It's hard to imagine a Russian-speaking performer today who reflects that nation's ethnic diversity more than Zulya. She is an established and widely respected exponent of Tatar music who has long been resident in Australia. Zulya emigrated, in fact, in 1991 - the year in which the Soviet Union quietly closed shop. Born in the Udmurt Republic and raised in Tatarstan, she assembled her own musicians soon after emigration. They now play under a collective name that mirrors her convictions about "complex," hybrid songwriting and the odds of mainstream success at home: "Children of the Underground." Their first collaboration persuaded Zulya, whose surname is Kamalova, to place aside any dreams of an English-language career in primetime media. "I soon decided that so-called 'world music' was my forte. After all, I was a foreigner myself! I hadn't paid much attention to Tatar music before that; I also hadn't yet realized how important it would be for me."
A third reworking of a prior timeline is evident in the springtime catalog of Lithuanian chanteuse Migloko (Miglė Vilčiauskaitė), who has now started to perform under the related moniker of "Miglokomon." Probably the most common phrase used to promote her work in prior years was: "A tiny girl with huge blue eyes and the longest eyelashes in the world." Relying on those descriptions, we seemed in the past to be closer to the heroines of wordless manga or babyish introspection than to the noise of our daily, adult drudgery. Respite was sought in youth.
Taking one step back from that juvenile imagery, though, a festival two summers ago in Lithuania advertised her as somebody who sings "against a backdrop of [adult] retro-melodies. Her voice may sound childishly naive, but her lyrics are more redolent of early stage schizophrenia." To some listeners, her trademark movements back and forth between a native tongue, English, French, and offhand free-styling would make that parallel with mental disorder reasonable enough.
I still think my songs are like nursery rhymes
Breaking all records with regard to banality, one Lithuanian journalist asked not long ago whether Migloko and Miglė Vilčiauskaitė are one and the same person, or simply different roles. "Is there any difference created by using different names?" she asks, before embarking a brief celebration of endless difference(s), specifically in the form of mental instability. "Despite all his jokes and black humor, say, a schizophrenic individual is still one person."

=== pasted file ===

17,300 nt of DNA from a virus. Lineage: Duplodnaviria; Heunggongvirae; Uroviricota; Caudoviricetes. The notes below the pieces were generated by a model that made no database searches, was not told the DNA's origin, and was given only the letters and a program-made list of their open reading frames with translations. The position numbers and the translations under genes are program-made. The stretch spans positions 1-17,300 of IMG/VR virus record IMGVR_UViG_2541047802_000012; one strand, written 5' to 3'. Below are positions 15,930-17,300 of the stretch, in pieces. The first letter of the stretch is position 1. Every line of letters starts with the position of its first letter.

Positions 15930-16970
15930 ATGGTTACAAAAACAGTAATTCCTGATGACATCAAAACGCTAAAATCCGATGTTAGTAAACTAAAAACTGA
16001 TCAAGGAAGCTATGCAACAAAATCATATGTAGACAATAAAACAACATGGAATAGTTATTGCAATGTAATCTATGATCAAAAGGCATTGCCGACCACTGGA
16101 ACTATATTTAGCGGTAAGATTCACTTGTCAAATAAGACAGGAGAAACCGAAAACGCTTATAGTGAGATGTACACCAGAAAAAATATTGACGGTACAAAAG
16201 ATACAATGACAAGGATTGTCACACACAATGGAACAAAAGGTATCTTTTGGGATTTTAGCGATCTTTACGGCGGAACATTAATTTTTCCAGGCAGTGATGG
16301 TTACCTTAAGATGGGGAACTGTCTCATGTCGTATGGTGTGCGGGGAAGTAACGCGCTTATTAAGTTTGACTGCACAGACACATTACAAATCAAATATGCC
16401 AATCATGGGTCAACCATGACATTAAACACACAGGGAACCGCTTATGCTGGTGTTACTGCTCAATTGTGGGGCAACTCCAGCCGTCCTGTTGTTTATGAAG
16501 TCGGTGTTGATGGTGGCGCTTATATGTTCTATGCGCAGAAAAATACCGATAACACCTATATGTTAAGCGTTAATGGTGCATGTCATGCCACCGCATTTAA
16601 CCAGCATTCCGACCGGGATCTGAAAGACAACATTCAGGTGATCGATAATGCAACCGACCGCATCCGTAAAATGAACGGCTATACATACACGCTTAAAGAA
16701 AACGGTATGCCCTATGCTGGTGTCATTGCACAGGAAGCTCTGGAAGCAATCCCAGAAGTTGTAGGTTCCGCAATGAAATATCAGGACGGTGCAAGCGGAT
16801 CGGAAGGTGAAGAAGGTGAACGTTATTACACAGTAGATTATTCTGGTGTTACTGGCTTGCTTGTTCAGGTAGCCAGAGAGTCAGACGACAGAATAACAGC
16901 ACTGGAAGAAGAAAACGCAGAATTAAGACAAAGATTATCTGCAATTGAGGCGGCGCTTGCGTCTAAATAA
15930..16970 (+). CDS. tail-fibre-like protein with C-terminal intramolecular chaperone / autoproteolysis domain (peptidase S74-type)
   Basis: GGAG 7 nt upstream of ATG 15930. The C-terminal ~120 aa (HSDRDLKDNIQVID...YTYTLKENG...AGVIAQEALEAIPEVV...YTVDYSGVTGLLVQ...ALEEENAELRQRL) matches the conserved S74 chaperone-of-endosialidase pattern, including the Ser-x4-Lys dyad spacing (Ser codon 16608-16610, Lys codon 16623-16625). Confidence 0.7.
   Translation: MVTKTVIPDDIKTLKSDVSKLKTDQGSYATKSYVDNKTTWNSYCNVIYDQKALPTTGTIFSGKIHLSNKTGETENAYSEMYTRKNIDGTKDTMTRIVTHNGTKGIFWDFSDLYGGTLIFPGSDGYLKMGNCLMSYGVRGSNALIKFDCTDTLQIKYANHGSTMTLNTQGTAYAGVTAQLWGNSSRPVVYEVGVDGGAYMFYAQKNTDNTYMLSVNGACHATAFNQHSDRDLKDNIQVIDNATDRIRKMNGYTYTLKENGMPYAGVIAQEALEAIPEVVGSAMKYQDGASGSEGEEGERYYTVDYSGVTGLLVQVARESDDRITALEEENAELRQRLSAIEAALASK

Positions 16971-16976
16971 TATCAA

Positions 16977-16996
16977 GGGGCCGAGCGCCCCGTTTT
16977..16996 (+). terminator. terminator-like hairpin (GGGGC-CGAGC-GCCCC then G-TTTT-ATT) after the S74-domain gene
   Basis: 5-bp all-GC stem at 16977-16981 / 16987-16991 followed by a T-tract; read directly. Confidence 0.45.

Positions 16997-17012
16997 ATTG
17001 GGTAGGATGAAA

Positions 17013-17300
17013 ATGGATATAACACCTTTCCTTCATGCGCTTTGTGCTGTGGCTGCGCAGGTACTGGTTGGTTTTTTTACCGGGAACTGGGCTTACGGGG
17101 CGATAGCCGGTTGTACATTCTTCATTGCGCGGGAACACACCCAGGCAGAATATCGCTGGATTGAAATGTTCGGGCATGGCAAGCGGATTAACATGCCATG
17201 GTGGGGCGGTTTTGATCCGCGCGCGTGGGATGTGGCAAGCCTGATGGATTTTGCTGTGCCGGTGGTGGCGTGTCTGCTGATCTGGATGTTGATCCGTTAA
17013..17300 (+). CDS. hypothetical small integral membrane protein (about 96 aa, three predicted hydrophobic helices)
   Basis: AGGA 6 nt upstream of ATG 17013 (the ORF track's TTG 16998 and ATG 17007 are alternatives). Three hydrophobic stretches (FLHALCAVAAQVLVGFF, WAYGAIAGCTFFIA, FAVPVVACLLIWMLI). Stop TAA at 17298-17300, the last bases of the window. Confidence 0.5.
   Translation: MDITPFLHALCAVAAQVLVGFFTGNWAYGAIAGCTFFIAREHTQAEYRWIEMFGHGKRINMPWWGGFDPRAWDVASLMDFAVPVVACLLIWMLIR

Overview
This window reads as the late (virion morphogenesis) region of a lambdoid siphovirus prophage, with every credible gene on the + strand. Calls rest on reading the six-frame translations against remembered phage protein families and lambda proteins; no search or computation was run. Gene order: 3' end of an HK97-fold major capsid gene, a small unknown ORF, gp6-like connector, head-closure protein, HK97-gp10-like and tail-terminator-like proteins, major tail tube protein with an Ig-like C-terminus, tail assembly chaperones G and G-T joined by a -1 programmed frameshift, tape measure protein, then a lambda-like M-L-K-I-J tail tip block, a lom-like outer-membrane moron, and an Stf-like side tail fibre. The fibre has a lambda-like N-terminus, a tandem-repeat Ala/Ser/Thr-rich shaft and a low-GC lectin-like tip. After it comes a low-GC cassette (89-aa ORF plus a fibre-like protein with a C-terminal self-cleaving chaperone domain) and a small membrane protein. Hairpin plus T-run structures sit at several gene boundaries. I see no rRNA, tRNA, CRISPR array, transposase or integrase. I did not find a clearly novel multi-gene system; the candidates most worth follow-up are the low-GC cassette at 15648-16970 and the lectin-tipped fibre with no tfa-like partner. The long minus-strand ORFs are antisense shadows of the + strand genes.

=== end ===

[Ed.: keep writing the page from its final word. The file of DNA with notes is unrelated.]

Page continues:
It was precisely this unstable or kinetic aspect to the 2010 debut album that made it so appealing; а hodgepodge of jazzy styles, performed in various languages, none of which are afforded any "academic" respect. Concrete thoughts, lines of rational debate, and even clear enunciation were all handed over to a playful runaround through disparate influences. The most common parallels drawn by Vilnius magazines have been with Amy Winehouse and Elvis Presley(!), whereas a more logical choice would surely be Lily Allen or Little Boots, for reasons of age, appearance and aesthetic.
The tedium of today is swapped for endless imprecision. Change becomes an antidote to moribund stasis. "I didn't realize I was an exceptional songwriter. I still kind of think my songs are like nursery rhymes - little [fickle] ditties that I write for myself..." In a world of strict rubrics and narrow generic constraints, nursery rhymes and directionless ramblings can be very powerful indeed.
A round of applause for inconsistency and contrariness.
At a recent arts festival Groningen, Migloko was asked how her childlike imagination operates outside the studio. She immediately grabbed the interviewer, and involved her in a slow spinning dance on stage. The two women were soon bound together by microphone cables, which - said Migloko - represented "eternity." She then launched into an impromptu song on the workings of timelessness, as seen from the viewpoint of a fused, singular body. Fantasy is always ready to challenge the dead weight of fact; improvisation provides an exit from inevitability. The best tools for managing that escape come from childhood, a time when unfettered thoughts enjoy the greatest liberty.
These common threads of retrospection, wistfulness, and some desirous corrective to actuality all appear - slowly - in the discography of Avias from Minsk. Any discussion of imaginative liberty from Migloko, say, is presaged in earlier Avias PR materials by an emphasis upon the opposite; there's a tendency to outline the band's formative years in the hands of destiny. In other words, from these Minsk performers we learn that any biographical ups and downs, be they private or professional, are always fated. And so, according to the same logic, individual, voluntarily expression will grow harder over time, because fate slowly reveals its (grander) designs.